The Real Dogs Of War
She wandered onto the Forward Operating Base (FOB) of Echo Company 334 in Laghman Province, Afghanistan in mid-February, her tawny fur caked with blood, ribs protruding from lack of nutrition, belly swollen with puppies. The blood came from a deep trench carved in her neck by the rope embedded there.
If you happen to be a dog, Afghanistan is not a good place to be. Life is spent scrounging for scant rations and avoiding harm at the hands of humans. Dogs are held in low regard there, frequently being tied outside homes on short, tight ropes that dig into the flesh. Many have their tails and ears chopped off.
Dogs aren't allowed indoors for religious reasons. Valued in yards as a primitive alarm system, they bark to warn of approaching strangers, possible Taliban infiltration. Many die from starvation or a bullet to the head, the preferred form of animal control there. Spay/neuter programs are non-existent. The lucky ones that are abandoned or escape captivity roam the streets in packs searching for food and shelter.
Such was the case of the emaciated lab/greyhound mix who took shelter under a hut at the Echo Company Medic Station to deliver her puppies. Delta, as she came to be called, was discovered by a medic who heard whimpering under the hut and was shocked to find the gaunt mother dog and seven newborn puppies.
After a decent meal and having the rope carefully extracted from her neck, Delta cleaned up nicely and settled in with her pups -- but even at the FOB, she wasn't safe.
A lieutenant wanted to shoot her, but was dissuaded by the medic who'd found the puppies. Given just 24 hours to move the dogs off base, the medic enlisted the help of Specialist Sheila Japczyk Schaffer, Army National Guard, 2nd Brigade of Iowa, to get them to a safer area.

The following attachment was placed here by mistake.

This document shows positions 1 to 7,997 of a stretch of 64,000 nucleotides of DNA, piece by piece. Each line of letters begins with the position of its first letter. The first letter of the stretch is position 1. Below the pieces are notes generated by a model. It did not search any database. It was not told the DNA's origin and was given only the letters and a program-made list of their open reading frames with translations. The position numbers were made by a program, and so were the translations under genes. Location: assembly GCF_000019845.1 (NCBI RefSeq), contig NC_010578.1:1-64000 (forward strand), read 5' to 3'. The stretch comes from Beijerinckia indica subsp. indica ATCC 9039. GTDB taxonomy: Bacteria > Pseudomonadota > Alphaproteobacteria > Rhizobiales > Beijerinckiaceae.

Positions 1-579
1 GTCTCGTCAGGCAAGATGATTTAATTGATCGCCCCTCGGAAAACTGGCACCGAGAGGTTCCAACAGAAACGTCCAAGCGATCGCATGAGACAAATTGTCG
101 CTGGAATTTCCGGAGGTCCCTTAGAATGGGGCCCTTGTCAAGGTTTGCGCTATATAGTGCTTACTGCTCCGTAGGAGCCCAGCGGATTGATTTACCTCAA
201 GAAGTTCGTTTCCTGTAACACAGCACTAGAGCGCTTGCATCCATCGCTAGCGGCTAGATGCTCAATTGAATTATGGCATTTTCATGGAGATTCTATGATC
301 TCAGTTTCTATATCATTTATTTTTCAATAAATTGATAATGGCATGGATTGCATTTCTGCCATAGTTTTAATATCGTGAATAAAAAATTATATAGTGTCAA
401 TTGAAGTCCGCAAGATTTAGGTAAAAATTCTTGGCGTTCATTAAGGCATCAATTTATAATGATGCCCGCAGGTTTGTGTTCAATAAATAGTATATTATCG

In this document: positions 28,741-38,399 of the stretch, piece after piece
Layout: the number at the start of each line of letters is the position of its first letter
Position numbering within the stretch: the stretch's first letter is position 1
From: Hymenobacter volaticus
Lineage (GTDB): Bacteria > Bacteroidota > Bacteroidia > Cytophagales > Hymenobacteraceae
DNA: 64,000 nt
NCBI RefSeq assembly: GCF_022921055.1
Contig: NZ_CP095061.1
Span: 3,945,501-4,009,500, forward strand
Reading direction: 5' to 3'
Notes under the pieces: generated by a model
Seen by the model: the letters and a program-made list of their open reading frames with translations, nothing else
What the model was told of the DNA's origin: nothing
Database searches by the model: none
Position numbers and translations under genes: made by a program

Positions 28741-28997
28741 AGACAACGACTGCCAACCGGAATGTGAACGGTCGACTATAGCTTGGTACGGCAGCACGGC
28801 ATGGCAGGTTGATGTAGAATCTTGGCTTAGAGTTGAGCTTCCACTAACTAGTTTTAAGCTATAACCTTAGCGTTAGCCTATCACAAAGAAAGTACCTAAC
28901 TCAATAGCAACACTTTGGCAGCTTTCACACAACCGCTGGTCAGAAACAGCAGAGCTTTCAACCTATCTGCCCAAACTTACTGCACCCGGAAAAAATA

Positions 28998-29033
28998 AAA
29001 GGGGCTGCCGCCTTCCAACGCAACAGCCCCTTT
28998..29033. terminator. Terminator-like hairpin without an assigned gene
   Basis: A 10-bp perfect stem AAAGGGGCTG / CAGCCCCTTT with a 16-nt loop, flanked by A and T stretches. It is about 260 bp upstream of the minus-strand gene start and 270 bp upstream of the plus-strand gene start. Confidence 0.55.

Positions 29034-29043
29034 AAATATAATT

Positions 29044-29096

Fearing euthanasia for the dogs, Spc. Schaffer also posted a frantic note on the Facebook page of Nowzad Dogs, a registered non-profit charity rescue organization for dogs in Afghanistan and Iraq. The response was quick. By mid-March, Delta and her pups found themselves in the back of a station wagon on a long day's journey to the rescue center in northern Afghanistan.
One pup remained with a medic at the base. The others at Nowzad were named Charley, Echo, Freedom, Bravo, Liberty and General. The pack became fondly known as Delta and Company. Delta will be coming home in July with Spc. Schaffer, daughter of Brenda and Mike Japczyk of Eureka Springs. The Japczyks will be adopting one of the Company.
Although Delta and Company are currently out of harm's way, there is no happy ending yet. It costs $4,000 per pup to bring them back to the states. That covers housing, feeding, shots, worming, spay/neuter, and general veterinary care from March through July when the tour of duty ends for the soldiers who are adopting them, as well as transportation fees, including sky-rocketing airfare to the US, and quarantine costs. That total is what's required to get a dog from Afghanistan to the U.S. -- Nowzad does not profit from it. Most of the workers there are volunteers.
All the dogs have a clean bill of health. They're ready to go home, but they will never make it to U.S. soil without the generosity of people who care. The soldiers can't afford the stiff fees. These brave men and women are risking their lives for our country. The least we can do is make sure they come home with their new best friends.
If you'd like to chip in to help bring Delta and Company home with their American soldiers, please do so at this link: http://nowzaddogs.chipin.com/delta-and-pups . You can also view Delta and Company at this site and read more about them. So far, enough money has been raised to bring home only one dog. Please open your heart and wallet to these dogs on behalf of the American soldiers.